4. I meal-plan around what’s on-sale, and try to use coupons when I find the time to find and print them. I try to buy store-brand but my husband doesn’t like it. Oh well, I just hide it in cooked foods :).

  5. I think we go every other week! Our problem is we go when we’re desperate and not when we’re comfortable but needing food. This is bad and we do wind up spending too much.

    • I hadn’t thought of it that way, but it makes sense that if you’re too desperate for food you’ll end up reaching for EVERYTHING!

  6. I have found a few bent & dent stores that help me to save tons of money! I also check the food selection at Ollie’s (I found organic Heinz ketchup there last week for .89 before hubby’s employee discount!). The only downfall to this route is you can’t count on specific products, but it’s a treasure hunt if you have the time!

  7. This is a great post, Katie. We are spending more, but buying BETTER quality (no high fructose…etc) and instead we are trying to stretch portions…etc. I am buying WAY less processed foods and unfortunately that is mostly what you will find coupons for. I follow our regular brands on FB for savings. I do an “Ad Compare” each week because they match local competitor pricing! And we planted a small garden!

    • These are wonderful tips, Jodi! Thanks for sharing! We also use coupons very sparingly because we don’t buy a lot of processed foods.

  8. I have been trying to change my grocery shopping mindset to using FEWER coupons. For years I would go to the store with a stack of coupons for things that were great deals with the intention of stocking up. But the last time I cleaned out my pantry I was appalled at the amount of stuff we had and were wasting. (Turns out we use very small amounts of condiments and they do, in fact, expire.) Now I have given up on the whole idea of stocking my pantry and I mostly only use coupons for things we use regularly that I would be buying whether or not I had that coupon.

    • I like that approach a lot. I’m embarrassed to admit how much stuff I’ve had to throw away because we didn’t use it before the expiration date! It’s sad.

  9. Great post! I try so hard every month to stretch our grocery dollars… The biggest things that help me with that are meal planning, using cash, and just staying out of the store! We budget a certain amount each month for groceries, but I try to challenge myself towards the end of the month and see how much I can save! It turns into a fun game that way! 🙂

  10. This sounds backwards, but I shop without a list. We buy 3-4 fresh fruits and veggies based on whatever is on sale that week. I stock up on staples that are on sale and then I go through the meat department and buy what’s on markdown. Then when we get home, I make a menu based on what I found. The key is that I don’t particularly care what we eat, as long as it’s food.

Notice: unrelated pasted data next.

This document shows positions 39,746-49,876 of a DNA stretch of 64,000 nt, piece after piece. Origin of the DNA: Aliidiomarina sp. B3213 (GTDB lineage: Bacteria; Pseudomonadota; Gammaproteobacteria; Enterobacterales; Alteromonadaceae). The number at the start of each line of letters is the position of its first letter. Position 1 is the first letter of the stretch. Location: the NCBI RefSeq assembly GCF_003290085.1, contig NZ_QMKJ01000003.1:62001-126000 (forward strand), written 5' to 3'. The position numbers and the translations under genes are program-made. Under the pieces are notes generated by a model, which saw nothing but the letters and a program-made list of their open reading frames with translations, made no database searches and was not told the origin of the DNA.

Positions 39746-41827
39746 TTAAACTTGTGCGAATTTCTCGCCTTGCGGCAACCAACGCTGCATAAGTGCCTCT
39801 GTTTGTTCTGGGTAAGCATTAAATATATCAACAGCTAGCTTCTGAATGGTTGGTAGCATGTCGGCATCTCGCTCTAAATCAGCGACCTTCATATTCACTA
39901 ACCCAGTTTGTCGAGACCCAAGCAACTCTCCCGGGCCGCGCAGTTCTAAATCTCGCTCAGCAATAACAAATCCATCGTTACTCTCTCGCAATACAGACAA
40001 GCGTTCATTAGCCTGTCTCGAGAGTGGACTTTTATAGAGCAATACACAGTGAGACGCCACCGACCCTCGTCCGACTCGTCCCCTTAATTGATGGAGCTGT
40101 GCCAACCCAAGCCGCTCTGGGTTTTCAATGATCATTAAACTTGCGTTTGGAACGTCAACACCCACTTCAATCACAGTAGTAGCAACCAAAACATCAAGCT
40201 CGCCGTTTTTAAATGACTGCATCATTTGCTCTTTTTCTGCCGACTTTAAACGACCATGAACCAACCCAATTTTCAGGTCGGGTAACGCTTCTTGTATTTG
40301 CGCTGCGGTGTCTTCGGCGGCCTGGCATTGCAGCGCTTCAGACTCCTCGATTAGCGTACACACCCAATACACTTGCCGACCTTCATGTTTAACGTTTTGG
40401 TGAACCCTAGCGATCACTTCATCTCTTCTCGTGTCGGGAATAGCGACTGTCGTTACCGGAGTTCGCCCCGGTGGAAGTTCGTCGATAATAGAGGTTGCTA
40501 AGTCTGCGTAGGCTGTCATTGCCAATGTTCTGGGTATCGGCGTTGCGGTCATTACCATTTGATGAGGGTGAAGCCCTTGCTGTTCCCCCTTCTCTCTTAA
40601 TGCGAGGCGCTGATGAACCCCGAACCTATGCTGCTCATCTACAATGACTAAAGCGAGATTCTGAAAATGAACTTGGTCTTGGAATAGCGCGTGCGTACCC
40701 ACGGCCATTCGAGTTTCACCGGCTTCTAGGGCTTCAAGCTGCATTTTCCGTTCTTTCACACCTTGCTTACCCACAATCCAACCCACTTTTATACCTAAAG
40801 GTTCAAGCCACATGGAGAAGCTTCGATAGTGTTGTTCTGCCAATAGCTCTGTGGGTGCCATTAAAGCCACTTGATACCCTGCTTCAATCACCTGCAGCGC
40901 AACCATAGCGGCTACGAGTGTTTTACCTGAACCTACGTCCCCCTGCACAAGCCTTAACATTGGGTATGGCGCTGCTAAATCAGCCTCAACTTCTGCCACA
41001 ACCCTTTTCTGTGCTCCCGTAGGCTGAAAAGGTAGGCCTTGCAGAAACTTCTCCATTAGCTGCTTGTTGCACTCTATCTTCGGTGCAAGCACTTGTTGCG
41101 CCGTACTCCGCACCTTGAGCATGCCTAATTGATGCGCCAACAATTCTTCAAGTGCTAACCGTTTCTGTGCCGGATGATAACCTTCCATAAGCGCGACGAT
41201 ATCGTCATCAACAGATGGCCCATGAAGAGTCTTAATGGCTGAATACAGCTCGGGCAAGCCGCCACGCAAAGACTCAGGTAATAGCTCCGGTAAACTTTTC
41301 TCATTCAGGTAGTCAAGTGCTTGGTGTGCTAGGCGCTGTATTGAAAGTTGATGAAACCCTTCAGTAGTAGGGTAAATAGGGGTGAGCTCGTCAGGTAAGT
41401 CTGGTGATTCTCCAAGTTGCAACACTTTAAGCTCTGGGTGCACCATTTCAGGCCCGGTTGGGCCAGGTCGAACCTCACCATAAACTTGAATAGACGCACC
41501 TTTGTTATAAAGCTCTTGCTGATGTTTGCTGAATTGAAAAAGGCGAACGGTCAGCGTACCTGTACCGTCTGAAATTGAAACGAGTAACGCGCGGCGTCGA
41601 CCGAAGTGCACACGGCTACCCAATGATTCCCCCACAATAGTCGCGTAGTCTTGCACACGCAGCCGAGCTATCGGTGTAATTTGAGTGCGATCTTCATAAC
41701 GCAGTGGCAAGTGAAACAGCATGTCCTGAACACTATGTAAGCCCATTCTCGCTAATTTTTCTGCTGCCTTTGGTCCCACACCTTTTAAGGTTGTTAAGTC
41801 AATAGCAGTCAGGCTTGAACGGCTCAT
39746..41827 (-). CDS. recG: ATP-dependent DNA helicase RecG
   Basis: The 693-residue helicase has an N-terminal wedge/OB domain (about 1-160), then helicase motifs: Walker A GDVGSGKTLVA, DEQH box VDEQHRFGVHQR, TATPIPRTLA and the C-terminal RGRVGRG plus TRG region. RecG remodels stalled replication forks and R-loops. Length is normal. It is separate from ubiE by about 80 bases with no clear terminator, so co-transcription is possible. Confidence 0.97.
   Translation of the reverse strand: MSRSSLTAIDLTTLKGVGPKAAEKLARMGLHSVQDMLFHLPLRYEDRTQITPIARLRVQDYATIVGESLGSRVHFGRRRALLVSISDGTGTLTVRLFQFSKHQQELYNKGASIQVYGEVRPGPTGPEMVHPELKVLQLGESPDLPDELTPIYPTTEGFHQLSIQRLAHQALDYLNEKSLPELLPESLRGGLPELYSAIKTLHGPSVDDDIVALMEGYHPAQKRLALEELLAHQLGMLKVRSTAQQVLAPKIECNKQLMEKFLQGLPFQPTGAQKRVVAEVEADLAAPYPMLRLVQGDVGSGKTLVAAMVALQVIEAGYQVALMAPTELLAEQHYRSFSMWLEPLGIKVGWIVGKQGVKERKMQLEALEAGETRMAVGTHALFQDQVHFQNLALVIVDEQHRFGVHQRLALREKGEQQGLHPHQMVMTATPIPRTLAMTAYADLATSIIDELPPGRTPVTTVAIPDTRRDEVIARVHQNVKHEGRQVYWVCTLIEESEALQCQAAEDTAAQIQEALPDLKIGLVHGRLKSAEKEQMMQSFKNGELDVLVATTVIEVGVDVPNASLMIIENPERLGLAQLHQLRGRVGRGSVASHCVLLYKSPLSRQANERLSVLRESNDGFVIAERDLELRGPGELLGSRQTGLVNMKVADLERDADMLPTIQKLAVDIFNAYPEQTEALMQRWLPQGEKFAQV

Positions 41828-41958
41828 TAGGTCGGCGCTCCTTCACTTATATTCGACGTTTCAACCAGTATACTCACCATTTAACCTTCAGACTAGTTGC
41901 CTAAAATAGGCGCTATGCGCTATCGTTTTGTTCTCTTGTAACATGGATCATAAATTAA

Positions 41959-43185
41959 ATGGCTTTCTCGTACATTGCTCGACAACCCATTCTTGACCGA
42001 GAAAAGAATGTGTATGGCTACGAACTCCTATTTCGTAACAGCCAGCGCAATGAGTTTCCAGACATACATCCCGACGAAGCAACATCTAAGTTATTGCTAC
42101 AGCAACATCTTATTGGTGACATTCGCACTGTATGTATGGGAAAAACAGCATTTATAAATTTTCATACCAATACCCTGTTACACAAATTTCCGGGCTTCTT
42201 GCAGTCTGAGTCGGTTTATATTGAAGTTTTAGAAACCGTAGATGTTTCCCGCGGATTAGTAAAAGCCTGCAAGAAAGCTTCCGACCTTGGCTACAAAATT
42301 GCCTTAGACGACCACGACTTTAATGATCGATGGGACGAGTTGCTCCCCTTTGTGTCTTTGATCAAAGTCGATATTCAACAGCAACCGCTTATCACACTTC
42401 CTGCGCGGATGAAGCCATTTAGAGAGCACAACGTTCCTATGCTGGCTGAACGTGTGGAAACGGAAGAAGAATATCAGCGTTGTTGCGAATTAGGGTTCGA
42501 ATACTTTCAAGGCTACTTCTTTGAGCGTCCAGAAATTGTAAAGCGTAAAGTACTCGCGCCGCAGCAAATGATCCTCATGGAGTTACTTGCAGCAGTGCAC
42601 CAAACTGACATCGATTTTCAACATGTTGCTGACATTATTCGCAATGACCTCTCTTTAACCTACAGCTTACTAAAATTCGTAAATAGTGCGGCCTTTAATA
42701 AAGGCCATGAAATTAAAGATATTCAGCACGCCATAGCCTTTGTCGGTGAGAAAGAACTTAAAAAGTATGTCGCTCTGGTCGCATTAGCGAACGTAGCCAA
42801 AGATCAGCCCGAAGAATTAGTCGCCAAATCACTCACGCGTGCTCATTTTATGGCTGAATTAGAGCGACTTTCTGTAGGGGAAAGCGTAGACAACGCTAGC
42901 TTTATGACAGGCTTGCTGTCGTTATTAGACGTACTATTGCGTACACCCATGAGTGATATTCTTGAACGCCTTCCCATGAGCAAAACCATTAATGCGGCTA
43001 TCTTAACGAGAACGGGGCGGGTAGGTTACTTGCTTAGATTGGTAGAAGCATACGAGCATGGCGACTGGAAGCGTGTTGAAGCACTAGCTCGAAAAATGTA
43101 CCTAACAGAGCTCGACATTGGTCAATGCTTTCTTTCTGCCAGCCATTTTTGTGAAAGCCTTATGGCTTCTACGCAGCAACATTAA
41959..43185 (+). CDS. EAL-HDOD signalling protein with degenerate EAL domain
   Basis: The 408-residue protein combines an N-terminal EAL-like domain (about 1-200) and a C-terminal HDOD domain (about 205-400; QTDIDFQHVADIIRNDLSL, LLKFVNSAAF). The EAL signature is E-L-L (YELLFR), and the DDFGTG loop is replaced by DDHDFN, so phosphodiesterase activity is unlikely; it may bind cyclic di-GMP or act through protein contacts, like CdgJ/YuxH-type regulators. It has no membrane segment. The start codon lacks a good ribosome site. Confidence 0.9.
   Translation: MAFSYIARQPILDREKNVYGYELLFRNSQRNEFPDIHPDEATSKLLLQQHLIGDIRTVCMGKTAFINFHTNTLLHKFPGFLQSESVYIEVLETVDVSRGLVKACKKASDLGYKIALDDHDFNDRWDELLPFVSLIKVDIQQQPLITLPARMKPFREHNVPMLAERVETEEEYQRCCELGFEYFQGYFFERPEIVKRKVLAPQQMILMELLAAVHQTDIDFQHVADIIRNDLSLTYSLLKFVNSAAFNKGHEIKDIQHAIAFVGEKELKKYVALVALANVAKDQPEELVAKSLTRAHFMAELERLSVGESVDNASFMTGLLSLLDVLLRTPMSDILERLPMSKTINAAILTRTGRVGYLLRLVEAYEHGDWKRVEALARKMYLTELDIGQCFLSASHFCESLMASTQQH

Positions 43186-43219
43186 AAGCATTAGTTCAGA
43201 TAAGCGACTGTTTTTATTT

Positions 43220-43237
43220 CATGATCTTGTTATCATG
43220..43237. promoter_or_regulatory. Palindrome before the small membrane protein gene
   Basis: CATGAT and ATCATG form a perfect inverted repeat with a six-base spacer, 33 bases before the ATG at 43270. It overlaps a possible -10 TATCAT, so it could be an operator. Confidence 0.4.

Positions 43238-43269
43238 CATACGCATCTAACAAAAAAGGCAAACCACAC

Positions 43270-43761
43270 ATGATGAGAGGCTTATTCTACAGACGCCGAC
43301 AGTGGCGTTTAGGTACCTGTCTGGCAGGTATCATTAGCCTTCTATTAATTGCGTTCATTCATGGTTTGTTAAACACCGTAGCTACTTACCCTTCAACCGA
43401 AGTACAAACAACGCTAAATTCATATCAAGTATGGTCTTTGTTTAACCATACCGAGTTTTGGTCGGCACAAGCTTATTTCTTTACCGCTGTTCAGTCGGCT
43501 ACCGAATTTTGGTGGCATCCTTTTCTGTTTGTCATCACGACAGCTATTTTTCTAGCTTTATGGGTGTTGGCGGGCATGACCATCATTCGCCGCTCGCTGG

• That’s pretty awesome, Rabia. I think I might go crazy without a list, but I can see how it really helps you stick to whatever’s on sale. You must be a clever cook, too!

  11. We’ve started pushing our grocery shopping to every two weeks (right now it’s been 15 days since last grocery trip) and that has really saved us money! We also like the fresh produce but now I’m more strategic–I make meals involving all of the fresh produce during the first week, and then during the second week we rely on foods that have a longer shelf life–rice and beans and frozen veggies. It saves us a lot!

  12. I definitely like the idea of grocery shopping every other week! I’ve been doing more meal planning, which I think has helped a little bit. I think my biggest problem is buying everything at Whole Foods. The produce there is so good and it’s so much more convenient to just go to one grocery store, but it really adds up there. I need to get back into the habit of going to Trader Joe’s more for staples and going to Whole Foods or the Farmer’s Market for produce. Stopping by from Sharefest!

    • I used to have a serious Whole Foods obsession. I had to force myself to cut back and only buy things there that I truly couldn’t find anywhere else. Thanks for stopping by!

  13. I used to operate under the false assumption that name brand is better. Now I buy mostly off brand or store brand products. I also shop at stores like Aldi that are short on frills and pass savings on to the customer.

  14. Love the every other week idea. I think it might force you to look a little closer at what you do have in your pantry or freezer. Great tips and enjoyed reading the comments, too. It’s nice to meet you! Glad I found you on SITS today! Have a beautiful day!

  15. What great tips and such a fabulous post!

    I agree with a lot of your tips.

    We menu plan and I “shop” the cupboards, fridge, and freezer first before I make my menu. This really helps me keep my grocery bill low.

    I also changed my mindset. I used to shop at Save-On-Foods on the first Tuesday of every month because they offer 15% to members but our grocery bill would always be over $200. I decided to skip the discount Tuesday the last couple of months and my monthly grocery expenses have been almost $200 less!

    I have a fabulous clean eating granola bar recipe on my blog if you ever want to replace those larabars!

    Thanks for sharing (and for linking up to the SHINE Blog Hop).

    Wishing you a lovely evening.

  16. These are absolutely spot on! I honestly only shop the sales!! And my kids know that ‘if it’s not on sale, we don’t buy it”- unless we are totally desperate for a staple. (eggs, milk etc)

    I refuse to waste our money on something that will be cheaper in a few days or weeks- then I stock up when it’s on sale! I would guess you can save hundreds of dollars a year doing this.

    • “If it’s not on sale, we don’t buy it.” That’s a great philosophy I am going to start teaching my little guy right now!

  17. The arrival of grocery flyers used to paralyze me. Too many choices, too hard to search out the best bargain. We just started the once a month grocery shopping experiment! Our first monthly shopping trip was yesterday. It took only 2 hours and we are $140 under budget!! (That includes putting away $100 for weekly trips to farmers market for fresh fruit and veggies!)

  18. This is awesome! I love saving money on groceries! E-mail me, we seem to have the same mindset – lets see what we can do to make our blogs grow!